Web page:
There is a common misperception that “roughout” leather is less durable than full grain leather. Leather is composed of three parts: the skin surface (top grain), the middle (corium), and the bottom of the hide (flesh side). Many tanneries remove, or split off, the top grain of the leather side for use in the manufacturing of other goods. This leaves only a portion of the leather to be used toward a pair of boots, resulting in less durable upper leather. For our roughout boots, the full grain leather remains intact and the leather is simply inverted, placing the top grain surface on the inside of the shoe.
We use Mohave, Abilene, and Muleskinner leathers for our roughout leather boots. Since the top grain of the leather is not removed, the durability, quality, and water resistance are maintained throughout the tanning process. Some Heritage boots are made with water resistant roughout leathers- Mohave and Muleskinner—both of which provide enhanced water and stain resistance.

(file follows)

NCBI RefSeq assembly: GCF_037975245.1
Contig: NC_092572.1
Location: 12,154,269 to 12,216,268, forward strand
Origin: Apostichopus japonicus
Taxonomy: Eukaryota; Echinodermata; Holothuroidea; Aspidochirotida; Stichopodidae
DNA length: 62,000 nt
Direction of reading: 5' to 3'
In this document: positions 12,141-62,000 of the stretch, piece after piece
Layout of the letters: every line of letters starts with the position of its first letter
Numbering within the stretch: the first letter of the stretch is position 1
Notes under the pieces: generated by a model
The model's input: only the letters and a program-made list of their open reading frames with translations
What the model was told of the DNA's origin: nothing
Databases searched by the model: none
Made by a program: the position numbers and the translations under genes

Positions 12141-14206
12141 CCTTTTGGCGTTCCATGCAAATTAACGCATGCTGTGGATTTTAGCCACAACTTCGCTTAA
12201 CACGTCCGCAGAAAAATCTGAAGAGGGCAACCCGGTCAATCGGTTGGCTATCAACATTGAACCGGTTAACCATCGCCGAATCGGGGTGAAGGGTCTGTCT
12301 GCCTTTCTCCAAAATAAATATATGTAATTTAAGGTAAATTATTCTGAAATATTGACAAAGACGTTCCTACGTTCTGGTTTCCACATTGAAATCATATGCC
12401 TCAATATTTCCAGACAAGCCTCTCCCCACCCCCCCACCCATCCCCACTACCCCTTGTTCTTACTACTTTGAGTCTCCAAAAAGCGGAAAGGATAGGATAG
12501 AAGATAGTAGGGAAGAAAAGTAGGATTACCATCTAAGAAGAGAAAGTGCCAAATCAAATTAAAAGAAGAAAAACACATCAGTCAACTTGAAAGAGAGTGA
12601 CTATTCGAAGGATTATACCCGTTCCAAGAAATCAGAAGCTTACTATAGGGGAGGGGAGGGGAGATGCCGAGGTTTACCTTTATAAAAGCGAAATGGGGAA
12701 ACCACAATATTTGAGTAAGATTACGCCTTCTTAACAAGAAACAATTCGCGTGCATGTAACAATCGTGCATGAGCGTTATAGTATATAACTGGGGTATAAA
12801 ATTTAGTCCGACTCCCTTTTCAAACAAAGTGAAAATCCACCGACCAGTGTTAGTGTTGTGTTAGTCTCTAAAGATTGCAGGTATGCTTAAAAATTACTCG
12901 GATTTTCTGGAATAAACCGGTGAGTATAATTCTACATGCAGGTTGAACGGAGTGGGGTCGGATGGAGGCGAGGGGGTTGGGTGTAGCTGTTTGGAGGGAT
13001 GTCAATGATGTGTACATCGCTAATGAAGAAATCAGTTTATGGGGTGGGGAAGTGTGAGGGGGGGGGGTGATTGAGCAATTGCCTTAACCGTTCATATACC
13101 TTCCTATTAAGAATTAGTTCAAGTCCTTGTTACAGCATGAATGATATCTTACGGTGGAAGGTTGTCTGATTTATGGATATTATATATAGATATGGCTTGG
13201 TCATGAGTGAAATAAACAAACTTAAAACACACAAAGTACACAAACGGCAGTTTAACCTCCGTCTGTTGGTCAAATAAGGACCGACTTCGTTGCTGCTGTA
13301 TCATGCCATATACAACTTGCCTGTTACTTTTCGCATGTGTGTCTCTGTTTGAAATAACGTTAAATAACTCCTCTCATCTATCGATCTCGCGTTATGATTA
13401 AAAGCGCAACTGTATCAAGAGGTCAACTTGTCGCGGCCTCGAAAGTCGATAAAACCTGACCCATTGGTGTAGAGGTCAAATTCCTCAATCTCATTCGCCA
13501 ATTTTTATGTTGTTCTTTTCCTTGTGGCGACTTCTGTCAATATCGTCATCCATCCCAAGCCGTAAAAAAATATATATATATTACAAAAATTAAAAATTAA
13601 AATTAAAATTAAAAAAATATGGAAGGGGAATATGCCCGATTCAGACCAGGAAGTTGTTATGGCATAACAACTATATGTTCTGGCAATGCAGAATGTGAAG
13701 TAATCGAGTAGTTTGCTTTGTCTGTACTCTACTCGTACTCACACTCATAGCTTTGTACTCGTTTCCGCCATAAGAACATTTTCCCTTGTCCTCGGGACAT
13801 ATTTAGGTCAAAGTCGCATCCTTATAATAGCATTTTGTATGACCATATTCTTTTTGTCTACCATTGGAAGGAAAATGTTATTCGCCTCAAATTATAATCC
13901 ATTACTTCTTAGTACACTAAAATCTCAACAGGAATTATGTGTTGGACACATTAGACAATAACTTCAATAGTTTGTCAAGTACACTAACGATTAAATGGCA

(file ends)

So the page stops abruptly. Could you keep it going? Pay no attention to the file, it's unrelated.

Roughout leather is more uniform in terms of color and the lack of blemishes. Since WWI, Red Wing boots have been worn by the United States military, where uniformity and durability are essential. Our Mohave leather is used for the military boots in three colors: Sand Mohave, Sage Mohave, and Olive Mohave.